When I was in Taiwan last week, friends there recommended that I should look at the new book 《公民儒學》 (Civic Confucianism) by Norman Teng 鄧育仁, recently published by National Taiwan University Press. Professor Teng, who received his PhD a number of years ago from Southern Illinois University, is now a researcher at the Academia Sinica; I had a chance to meet him and talk with him at length about his book and future research projects while I was there. The book is fascinating. He proposes that in this age of democratic pluralism, a “civic philosophical 公民哲學” approach should be to seek serious dialogue among philosophical traditions, in the spirit of egalitarian democracy. In particular, he is interested in how we should think about Confucians and Confucianism in a pluralistic, democratic society like Taiwan. His book combines a number of innovative methodological approaches (e.g., paying special attention to the ways that early Confucians use narrative reflection and the reframing of premises, rather than explicit deductive logic, which techniques can then be applied in the present day as well) in order to explore a particular means of developing a form of democratic Confucianism today. He draws extensively on John Rawls in some chapters; that, plus his emphasis on a rootedness in the actual experience of Taiwan’s democratic society, suggests some very interesting comparisons between Teng’s work and that of Sungmoon Kim (whose work on modern Confucian democracy is rooted in the experience of South Korea). In any event, well worth serious attention for those of us thinking about the future of Confucianism.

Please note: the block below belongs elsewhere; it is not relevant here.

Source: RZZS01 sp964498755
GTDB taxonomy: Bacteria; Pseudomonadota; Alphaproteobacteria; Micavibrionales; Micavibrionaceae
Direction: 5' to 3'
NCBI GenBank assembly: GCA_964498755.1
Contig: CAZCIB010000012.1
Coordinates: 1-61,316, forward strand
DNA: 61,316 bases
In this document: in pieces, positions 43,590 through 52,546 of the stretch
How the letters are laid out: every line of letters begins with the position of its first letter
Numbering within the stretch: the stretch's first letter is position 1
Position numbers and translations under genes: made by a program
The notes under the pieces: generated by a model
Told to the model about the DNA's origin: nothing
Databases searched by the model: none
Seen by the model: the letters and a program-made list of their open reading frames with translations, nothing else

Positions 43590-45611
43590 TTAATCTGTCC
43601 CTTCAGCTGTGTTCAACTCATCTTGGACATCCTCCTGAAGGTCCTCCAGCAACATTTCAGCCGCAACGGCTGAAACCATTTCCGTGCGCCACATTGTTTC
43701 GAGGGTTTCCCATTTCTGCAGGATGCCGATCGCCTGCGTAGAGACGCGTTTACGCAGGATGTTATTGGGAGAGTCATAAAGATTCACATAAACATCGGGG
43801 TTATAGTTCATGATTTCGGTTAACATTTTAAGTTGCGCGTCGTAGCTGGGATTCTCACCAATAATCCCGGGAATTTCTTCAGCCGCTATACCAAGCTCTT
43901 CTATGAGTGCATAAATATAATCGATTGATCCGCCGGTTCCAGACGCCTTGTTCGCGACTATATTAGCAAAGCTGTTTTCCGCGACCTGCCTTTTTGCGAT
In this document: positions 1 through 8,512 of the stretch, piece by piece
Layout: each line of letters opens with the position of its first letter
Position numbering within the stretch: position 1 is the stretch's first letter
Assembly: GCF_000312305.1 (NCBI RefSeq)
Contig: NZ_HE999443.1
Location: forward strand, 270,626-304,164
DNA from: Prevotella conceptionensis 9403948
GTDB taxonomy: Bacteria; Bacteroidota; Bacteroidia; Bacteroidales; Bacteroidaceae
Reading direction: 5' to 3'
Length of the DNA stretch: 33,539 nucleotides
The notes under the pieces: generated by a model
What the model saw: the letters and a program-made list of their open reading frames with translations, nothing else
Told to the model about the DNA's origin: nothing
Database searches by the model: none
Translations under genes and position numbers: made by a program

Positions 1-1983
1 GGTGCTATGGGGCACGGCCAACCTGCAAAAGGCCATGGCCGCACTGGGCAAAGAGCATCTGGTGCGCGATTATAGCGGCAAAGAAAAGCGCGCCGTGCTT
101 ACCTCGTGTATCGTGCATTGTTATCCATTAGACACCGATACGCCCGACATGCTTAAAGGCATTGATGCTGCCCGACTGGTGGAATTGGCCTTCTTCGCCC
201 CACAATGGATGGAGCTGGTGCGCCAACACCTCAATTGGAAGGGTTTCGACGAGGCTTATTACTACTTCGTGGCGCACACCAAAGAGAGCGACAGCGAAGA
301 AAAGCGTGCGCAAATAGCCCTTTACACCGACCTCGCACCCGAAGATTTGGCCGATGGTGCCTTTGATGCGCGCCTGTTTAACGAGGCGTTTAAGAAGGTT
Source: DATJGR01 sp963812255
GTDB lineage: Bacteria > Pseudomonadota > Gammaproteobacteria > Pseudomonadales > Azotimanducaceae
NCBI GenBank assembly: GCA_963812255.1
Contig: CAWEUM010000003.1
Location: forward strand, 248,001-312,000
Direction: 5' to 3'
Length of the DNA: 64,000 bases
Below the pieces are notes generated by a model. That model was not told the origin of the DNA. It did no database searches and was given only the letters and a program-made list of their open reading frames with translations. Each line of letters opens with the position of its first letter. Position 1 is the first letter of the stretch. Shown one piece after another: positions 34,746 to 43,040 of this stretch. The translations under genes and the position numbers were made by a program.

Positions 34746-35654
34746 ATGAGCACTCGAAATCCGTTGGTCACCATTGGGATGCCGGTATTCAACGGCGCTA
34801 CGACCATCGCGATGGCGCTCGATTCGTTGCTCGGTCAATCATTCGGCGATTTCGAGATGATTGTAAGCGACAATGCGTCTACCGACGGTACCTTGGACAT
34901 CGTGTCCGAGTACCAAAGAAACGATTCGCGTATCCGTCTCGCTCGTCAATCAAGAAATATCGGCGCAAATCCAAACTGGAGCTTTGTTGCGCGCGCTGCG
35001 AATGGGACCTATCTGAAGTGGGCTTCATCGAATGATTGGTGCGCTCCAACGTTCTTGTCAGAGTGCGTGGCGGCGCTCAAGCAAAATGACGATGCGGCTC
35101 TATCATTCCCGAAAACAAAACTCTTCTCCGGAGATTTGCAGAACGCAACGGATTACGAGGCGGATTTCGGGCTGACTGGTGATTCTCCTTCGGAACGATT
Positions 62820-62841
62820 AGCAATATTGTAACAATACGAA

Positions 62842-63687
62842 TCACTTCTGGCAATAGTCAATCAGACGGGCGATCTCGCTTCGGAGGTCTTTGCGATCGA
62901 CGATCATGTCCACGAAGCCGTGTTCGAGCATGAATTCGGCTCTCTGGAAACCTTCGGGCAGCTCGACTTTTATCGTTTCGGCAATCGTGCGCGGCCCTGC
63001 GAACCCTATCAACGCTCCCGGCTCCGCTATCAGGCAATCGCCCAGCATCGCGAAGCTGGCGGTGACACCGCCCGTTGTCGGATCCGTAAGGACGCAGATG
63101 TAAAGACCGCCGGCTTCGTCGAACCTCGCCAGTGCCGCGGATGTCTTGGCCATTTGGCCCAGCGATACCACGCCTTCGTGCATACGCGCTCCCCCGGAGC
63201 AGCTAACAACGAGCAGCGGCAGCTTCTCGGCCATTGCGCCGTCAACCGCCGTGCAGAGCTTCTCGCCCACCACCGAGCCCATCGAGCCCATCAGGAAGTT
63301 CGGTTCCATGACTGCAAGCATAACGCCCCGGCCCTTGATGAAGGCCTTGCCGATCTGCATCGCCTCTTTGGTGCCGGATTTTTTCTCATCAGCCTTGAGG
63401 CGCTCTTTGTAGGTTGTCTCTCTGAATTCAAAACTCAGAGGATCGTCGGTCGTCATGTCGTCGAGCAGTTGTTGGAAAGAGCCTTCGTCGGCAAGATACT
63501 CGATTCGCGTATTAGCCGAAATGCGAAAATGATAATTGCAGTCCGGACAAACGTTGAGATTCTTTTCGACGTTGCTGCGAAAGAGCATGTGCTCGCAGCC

A blog reader who is currently studying in China has written me to pass on the following, about the scholarship that she is currently enjoying (we have posted some info about this scholarship in the past, but this is an update):
I’m currently studying in China thanks to the scholarship of the Confucius China Studies Program of Hanban. The scholarship may cover all the expenses for a three-years PhD in China as well for joint PhD program with non-Chinese universities. It’s a very generous scholarship, covering university fees, living expenses and participation to seminars. I think, it’s a great opportunity for graduated students aiming to attend humanistic faculties in China. I would like to pass on the following presentation.